The try encouraged the Stingers, who began to play like they should have the entire game. The team was a cohesive unit and seamlessly exchanged the ball between the pack and the backs. O’Hara broke free but was tied up by the Vert et Or’s last line of defence. While keeping the flyhalf’s hands full, O’Hara passed to undefended Jonathan Dextras-Romanigno, who scored.
“The last few minutes are what seem to count for us,” commented Dextras-Romanigno. He chalked up the win to the Stinger’s physical superiority. “We don’t stop and we don’t give up. We run fitness 4-5 times a week and it shows in the last minutes,” he said.
With one minute left to play, Concordia had to maintain composure and keep their heads in the game. “All we were saying after the try is it’s not over. Just because we can score doesn’t mean they can’t,” said Dextras-Romanigno. The entire squad knew how costly one slip-up could be. Biddle joked that, “after the second try all we had to do was not screw up.”
Sherbrooke came close, but not close enough and Concordia was saved by the buzzer.
They up their record to 2-0, but have yet to face first-place McGill. “We need to play a lot better because McGill is a better team than Bishops andSherbrooke are,” admits Biddle.

The Stingers will have home-field advantage as they playSherbrookeagain on Friday night at 8:30.


Stingers Deliver a Beating

By Kelly Greig

September 22nd, 2009

Concordia’s women’s rugby squad asserted their dominance on Sunday with a decisive 76-0 victory over the Sherbrooke Vert et Or.
The score didn’t reflect the Stinger’s performance in the first half, however. Countless dropped balls and seven penalties would have cost Concordia against a stronger team.
“Against Laval or McGill these slip-ups would be punished but we got away with it here,” said head coach Graeme McGravie.
Concordia’s backs did manage to get their hands on the ball five minutes in for a play that led to a try by last week’s Stinger athlete of the week Laura Belvedere.
Only two minutes later, centre Jackie Tittley left the Vert et Or in the dust when she scored between the posts. She added the kick to her own try and increased the lead to 12-0.
Sherbrooke’s shoddy tackling let the Stingers repeatedly pass while being tackled. Concordia’s pack used this to set up Lea Leahy between the uprights for a try. Tittley added the kick to make it 19-0.
Sherbrooke’s lack of defence allowed Concordia’s backs to practice some of their more intricate plays. It also allowed fullback Jennifer Rosenbaum to join the line. This led to the Stinger’s next try when Rosenbaum exploited to the overlap and drew in the Sherbrooke fullback. A simple pass to Tittley and the score was 26-0.
Rosenbaum also set up the Stingers’ next try when she started a sequence of inside passing and then chipped the ball over the defenders’ heads. Captain Claire Hortop pounced on it and scored in the corner.
With two minutes left in the half, Belvedere added another try. She currently leads the Stinger’s scorers with seven tries in two games.
The Stingers were so powerful that they actually had to diminish their intensity to be able to play.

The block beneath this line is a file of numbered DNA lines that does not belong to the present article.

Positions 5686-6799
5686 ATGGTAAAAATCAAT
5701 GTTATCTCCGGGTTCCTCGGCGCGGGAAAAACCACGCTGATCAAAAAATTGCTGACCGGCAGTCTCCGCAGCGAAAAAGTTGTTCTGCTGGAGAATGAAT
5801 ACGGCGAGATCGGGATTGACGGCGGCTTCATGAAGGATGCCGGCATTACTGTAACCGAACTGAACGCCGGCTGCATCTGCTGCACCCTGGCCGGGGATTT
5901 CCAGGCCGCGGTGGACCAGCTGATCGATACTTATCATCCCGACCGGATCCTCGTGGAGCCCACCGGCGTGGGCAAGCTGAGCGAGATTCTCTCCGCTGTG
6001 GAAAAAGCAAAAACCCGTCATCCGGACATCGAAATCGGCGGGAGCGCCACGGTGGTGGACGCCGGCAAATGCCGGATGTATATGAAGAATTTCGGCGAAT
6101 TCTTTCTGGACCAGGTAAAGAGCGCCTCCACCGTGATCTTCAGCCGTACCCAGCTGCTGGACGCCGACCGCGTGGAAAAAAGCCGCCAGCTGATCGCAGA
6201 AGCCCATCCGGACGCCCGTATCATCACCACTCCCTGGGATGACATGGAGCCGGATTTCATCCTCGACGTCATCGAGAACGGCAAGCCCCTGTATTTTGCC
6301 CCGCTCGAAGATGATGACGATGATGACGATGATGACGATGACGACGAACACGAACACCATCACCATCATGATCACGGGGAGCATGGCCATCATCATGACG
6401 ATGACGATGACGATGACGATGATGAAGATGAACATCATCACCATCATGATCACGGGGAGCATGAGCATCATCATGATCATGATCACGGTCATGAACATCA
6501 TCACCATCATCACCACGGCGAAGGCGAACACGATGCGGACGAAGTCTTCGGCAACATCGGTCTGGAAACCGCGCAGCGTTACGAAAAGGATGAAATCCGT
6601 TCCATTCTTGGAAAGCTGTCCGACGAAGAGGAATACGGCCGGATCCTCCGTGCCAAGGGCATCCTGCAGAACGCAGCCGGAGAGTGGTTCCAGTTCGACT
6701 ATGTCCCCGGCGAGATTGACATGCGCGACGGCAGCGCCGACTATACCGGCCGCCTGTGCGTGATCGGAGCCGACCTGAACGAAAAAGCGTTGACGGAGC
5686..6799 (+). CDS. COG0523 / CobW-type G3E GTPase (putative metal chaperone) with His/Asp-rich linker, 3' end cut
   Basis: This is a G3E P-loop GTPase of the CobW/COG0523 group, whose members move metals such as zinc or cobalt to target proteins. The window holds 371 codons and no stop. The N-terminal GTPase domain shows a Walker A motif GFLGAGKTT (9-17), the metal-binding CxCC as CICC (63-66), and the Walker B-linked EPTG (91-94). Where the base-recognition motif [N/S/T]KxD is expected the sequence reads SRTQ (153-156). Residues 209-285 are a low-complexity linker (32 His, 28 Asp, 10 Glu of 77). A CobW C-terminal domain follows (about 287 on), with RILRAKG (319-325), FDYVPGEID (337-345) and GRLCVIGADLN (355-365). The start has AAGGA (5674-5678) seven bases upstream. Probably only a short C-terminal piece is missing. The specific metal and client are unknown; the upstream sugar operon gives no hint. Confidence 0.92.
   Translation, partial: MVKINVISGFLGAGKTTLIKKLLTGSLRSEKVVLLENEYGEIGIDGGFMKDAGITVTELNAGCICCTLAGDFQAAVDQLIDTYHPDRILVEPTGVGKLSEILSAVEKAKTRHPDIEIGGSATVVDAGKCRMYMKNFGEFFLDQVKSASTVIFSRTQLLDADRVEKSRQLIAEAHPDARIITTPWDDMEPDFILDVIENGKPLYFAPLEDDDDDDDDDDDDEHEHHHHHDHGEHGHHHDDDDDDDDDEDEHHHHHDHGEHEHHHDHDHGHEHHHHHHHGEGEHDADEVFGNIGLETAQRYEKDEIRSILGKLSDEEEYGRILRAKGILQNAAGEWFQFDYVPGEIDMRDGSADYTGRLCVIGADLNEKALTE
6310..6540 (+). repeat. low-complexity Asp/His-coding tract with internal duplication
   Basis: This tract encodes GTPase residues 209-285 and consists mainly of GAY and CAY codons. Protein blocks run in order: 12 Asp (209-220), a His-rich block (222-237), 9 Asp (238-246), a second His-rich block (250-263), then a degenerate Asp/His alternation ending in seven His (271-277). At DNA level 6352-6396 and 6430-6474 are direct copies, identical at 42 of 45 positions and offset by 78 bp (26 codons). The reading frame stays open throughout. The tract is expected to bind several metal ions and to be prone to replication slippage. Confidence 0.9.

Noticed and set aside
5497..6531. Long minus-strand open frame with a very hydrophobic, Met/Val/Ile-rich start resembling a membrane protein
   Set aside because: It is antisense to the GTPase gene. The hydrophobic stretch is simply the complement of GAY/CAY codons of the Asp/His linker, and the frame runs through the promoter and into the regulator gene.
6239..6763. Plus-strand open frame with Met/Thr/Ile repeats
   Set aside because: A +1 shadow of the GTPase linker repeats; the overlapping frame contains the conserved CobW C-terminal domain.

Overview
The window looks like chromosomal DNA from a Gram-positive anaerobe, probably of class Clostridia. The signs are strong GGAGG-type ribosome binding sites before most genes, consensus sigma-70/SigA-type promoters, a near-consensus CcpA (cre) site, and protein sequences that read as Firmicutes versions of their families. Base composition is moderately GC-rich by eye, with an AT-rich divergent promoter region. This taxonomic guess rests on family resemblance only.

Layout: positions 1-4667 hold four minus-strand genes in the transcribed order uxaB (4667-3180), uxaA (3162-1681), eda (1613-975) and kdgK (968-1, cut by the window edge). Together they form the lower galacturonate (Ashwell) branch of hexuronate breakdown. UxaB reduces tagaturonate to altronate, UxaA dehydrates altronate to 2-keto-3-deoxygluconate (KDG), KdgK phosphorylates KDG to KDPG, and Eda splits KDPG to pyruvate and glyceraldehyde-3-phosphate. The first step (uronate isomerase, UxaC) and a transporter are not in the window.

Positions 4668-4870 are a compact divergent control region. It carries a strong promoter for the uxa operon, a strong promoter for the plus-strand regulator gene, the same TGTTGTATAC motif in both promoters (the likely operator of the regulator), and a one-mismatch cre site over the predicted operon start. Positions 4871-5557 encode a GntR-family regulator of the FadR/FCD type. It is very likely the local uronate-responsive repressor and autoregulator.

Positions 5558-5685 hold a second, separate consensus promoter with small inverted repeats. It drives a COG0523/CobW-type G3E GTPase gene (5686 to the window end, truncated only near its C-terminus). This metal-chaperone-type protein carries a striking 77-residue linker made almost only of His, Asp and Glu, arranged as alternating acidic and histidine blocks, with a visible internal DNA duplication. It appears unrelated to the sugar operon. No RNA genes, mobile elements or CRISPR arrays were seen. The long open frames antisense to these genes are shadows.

“When you’re playing a team that’s kind of at a lower level it isn’t easier.” said Hortop. “We couldn’t work on our mauls because there was nothing to push against. In the scrums we had to hold back, otherwise we would just push them over and the referee would call a penalty on us.”
In the second half the Stingers stepped up and played to their potential. McGravie began to use substitutes and the team benefited from fresh legs. “It’s good to know that some people can make a difference that we didn’t know about,” said McGravie.
Rookie eight-man Hughanna Gaw was the first to score in the second half. She emerged from a pile-up on the try line facing the wrong way but with the ball touched down in the try zone.
Under pressure the Vert et Or resorted to kicking the ball out of bounds. Unfortunately for Sherbrooke, the line-drive kick went straight into the arms of prop Vanessa Grillo. A short pass to wide open Ali Olshefsky and another try ensued.
This began a scoring blitz where Gaw and Rosenbaum each score within three minutes.
Concordia’s talent and fitness shone in the second half as they were playing a completely different calibre of rugby. Hortop was easily able to straight arm four defenders and stay on her feet to set up Gaw’s third try of the day.
Kim Whitty rounded out the afternoon’s scoring with support from Olshefsky and Sarah Scanlon. Tittely completed the kick to add the last two points to her 17-point game and earn this week’s athlete of the week.
This is Concordia’s second big win in as many weeks but the stiffest competition is yet to come. Both McGill and Laval are not going to be pushovers and the Stingers will have to be able to match their level of rugby.

The Stingers will get some more practice against the Vert et Or again on Friday night at 6:30 at Loyola Field.



Men’s rugby team remains undefeated

By Kelly Greig

September 29th, 2009

Concordia’s men’s rugby team prevailed 29-10 over the Sherbrooke Vert et Or on Friday night to bring their record to 3-0.
Sherbrooke started their game sluggish and slow and Concordia did not hesitate to capitalize on their poor offensive co-ordination to steal the ball away. Grady Galloway blocked a Vert et Or kick which was then scooped up by Jonathan Dextras-Romagnino. He dodged four Sherbrooke players and ran 30 yards to score. Xavier Birot added the conversion to pull ahead 7-0.